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Albany Park

Roosevelt High School Votes To Remove In-School Police

The Albany Park school joins at least six other high schools, including Lane Tech College Prep, that have opted to eliminate officers.

Theodore Roosevelt High School at 3436 W. Wilson Ave.
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ALBANY PARK — Theodore Roosevelt High School’s local school council voted Tuesday morning to eliminate school resource officers.

The 6-3 decision came ahead of a Friday deadline requiring councils across Chicago public high schools to decide whether to keep or oust police officers from their campuses. Roosevelt joins at least six other high schools, including Lane Tech College Prep, that have opted to eliminate officers.

Roosevelt students, teachers, parents and community members had split opinions on the issue. The majority of people who spoke at a town hall favored removing in-school police, while the majority of those responding to an in-house survey said they wanted to keep officers.

Principal Daniel Kramer said he struggled with his decision and initially leaned toward keeping school resource officers because he has seen how they protect students with their outreach, like preventing area drug dealers from targeting students.  

But he changed his position after learning more about how police can affect the school experience for students of color. Whatever issues armed police currently handle instead should be addressed by faculty and staff because the trauma cops can cause students far outweigh any benefits, Kramer said.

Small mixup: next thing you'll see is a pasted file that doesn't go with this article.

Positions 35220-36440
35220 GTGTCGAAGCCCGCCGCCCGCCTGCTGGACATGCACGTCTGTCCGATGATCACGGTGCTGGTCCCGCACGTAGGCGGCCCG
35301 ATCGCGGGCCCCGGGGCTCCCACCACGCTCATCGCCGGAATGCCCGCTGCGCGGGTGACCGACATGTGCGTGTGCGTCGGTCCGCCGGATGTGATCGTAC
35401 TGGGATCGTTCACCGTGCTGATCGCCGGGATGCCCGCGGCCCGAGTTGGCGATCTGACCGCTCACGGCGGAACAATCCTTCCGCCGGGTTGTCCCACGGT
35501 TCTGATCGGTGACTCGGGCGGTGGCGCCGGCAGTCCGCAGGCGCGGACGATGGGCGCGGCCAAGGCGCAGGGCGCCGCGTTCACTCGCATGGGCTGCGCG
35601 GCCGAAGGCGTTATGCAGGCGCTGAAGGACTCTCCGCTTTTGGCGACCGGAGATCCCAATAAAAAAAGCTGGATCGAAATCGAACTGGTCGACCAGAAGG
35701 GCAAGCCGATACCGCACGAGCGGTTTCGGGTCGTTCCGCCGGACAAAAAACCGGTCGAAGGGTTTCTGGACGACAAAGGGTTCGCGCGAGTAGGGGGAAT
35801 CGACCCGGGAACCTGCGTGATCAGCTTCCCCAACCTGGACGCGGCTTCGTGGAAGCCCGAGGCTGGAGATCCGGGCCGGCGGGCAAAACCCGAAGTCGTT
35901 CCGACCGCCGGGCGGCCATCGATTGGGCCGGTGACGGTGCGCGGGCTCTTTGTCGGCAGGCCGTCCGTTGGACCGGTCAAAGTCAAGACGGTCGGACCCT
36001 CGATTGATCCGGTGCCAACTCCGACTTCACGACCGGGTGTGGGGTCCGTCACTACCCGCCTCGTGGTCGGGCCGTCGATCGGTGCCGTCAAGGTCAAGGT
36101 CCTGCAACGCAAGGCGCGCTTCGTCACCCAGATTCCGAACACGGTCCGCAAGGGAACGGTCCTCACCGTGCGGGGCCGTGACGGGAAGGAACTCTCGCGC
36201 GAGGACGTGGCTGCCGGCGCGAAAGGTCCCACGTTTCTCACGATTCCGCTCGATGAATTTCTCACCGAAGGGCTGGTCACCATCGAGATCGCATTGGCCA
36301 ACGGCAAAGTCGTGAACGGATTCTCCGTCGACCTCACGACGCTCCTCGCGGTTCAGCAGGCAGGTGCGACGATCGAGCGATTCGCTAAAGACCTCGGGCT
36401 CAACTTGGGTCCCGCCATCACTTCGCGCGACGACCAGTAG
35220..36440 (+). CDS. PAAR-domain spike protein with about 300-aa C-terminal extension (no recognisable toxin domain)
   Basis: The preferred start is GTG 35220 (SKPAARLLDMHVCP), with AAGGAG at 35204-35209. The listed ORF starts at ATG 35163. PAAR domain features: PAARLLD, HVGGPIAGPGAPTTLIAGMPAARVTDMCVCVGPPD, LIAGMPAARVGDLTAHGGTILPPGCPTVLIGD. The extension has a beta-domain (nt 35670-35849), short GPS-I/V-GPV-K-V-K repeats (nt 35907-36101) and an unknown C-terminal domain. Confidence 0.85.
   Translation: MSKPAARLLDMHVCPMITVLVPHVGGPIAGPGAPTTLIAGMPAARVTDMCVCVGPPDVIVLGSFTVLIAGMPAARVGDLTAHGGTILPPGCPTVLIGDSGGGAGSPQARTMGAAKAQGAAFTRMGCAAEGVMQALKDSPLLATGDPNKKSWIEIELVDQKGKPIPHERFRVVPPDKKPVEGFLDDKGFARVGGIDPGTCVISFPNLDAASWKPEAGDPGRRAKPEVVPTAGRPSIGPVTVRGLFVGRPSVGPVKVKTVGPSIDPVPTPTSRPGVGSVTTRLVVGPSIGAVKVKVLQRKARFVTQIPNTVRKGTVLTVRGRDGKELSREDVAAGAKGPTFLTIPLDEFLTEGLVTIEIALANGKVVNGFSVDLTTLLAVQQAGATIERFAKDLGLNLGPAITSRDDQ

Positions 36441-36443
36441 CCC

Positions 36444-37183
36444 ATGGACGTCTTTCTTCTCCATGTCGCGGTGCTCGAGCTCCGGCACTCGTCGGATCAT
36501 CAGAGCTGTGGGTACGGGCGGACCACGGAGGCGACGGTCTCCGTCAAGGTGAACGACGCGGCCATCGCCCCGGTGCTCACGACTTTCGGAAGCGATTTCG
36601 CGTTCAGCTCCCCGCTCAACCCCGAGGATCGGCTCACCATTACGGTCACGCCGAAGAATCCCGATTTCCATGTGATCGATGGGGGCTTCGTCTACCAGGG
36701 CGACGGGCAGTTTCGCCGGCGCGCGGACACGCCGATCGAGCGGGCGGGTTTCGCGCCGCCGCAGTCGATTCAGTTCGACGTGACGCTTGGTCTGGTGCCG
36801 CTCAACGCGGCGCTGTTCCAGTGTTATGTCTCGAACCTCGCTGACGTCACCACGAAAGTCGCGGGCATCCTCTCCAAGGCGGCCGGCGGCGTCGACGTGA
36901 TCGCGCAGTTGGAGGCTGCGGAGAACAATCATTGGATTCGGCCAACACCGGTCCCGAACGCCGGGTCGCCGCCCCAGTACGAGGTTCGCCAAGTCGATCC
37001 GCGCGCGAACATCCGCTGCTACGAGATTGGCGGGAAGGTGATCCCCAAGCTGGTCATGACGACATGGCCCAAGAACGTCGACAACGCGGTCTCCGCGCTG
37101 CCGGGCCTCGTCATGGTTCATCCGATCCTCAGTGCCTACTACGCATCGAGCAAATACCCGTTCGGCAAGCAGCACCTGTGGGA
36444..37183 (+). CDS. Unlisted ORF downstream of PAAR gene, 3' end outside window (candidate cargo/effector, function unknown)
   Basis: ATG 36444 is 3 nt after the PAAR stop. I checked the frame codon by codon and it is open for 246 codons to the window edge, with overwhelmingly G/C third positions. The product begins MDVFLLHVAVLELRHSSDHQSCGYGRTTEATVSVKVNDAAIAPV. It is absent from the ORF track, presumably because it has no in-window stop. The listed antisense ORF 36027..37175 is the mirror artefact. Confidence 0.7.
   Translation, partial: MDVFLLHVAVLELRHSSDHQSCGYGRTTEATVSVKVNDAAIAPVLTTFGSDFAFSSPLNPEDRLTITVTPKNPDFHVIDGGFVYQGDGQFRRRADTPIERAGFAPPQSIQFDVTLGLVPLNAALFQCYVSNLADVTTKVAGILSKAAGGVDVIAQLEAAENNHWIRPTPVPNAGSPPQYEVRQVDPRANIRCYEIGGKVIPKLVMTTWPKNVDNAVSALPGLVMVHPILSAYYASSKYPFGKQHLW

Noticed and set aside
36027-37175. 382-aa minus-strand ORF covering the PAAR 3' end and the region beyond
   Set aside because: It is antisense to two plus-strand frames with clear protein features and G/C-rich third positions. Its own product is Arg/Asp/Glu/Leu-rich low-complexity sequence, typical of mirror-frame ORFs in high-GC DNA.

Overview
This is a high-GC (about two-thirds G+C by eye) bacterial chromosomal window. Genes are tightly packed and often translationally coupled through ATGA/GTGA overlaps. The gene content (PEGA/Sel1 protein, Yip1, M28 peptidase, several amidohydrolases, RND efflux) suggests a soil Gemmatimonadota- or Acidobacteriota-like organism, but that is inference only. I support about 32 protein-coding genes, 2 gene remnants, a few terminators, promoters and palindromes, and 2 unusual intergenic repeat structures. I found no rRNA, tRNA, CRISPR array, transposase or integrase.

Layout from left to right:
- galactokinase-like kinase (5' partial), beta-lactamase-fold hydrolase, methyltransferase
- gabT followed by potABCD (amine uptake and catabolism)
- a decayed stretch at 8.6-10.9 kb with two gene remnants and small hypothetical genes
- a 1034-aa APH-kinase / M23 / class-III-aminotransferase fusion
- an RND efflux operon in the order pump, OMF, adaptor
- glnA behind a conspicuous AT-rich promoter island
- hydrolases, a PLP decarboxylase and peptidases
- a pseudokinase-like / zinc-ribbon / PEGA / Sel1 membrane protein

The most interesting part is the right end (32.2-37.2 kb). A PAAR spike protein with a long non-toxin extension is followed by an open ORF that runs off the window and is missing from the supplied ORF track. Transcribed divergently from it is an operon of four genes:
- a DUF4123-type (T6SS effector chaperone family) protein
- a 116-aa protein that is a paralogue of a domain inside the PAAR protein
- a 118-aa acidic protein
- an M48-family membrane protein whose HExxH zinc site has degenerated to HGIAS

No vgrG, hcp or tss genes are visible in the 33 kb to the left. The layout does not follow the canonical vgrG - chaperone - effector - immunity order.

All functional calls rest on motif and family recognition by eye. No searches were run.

“When I look at the students who have been arrested at the high school they are disproportionately African American students. African American female students. That really shows we have work to do,” he said.

Assistant principal Juliet Lauro-Geruso also said school police have good relationships with students but she supported keeping officers. Roosevelt’s two resource officers provide a variety of services like wellness checks at students’ homes when they are absent.  

“I know what they do for our students. Some students will only respond to them and won’t talk to our staff,” Lauro-Geruso said.  

Others disagreed.

Sharyzid Baldoky, a council member and parent at the school, said the current in-school officers rarely make an effort to talk to parents and she hasn’t seen them try to break up fights at the school.

“I don’t know if they help prevent drugs being sold to our students but that should be their job anyways right? Inside a school I have no idea what they’re doing,” Baldoky said, in Spanish.

Ruby Ruiz, who graduated from Roosevelt in 2018, also said she and her peers did not have any kind of relationship with in-school police.

“We had relationships with our security guards but not our police officers,” Ruiz said. “And I don’t know of any student who would want a home visit from police, especially if they are undocumented.”

“You need to think about what is actually going to be a benefit to students and stop just thinking about what is convenient for you. “

Police officers in schools has become a focal point in national demonstrations protesting police violence in the wake of George Floyd’s death in Minneapolis. Several large cities, including Minneapolis, have since moved to eliminate police presence in public schools.

On Monday, CPS announced plans to cut its school police program by more than half in the next fiscal year by removing payment for officers on days they are not serving in schools, and no longer paying for mobile patrol officers. 

The budget proposal — part of a broader $8.4 billion spending plan unveiled Monday by the district — is the first indication of how the district will modify its school police contract for next year, with COVID-19 dramatically changing the landscape for schools alongside an increased spotlight on the cost of school policing. 

Read all of Block Club’s coverage on school resource officers here.

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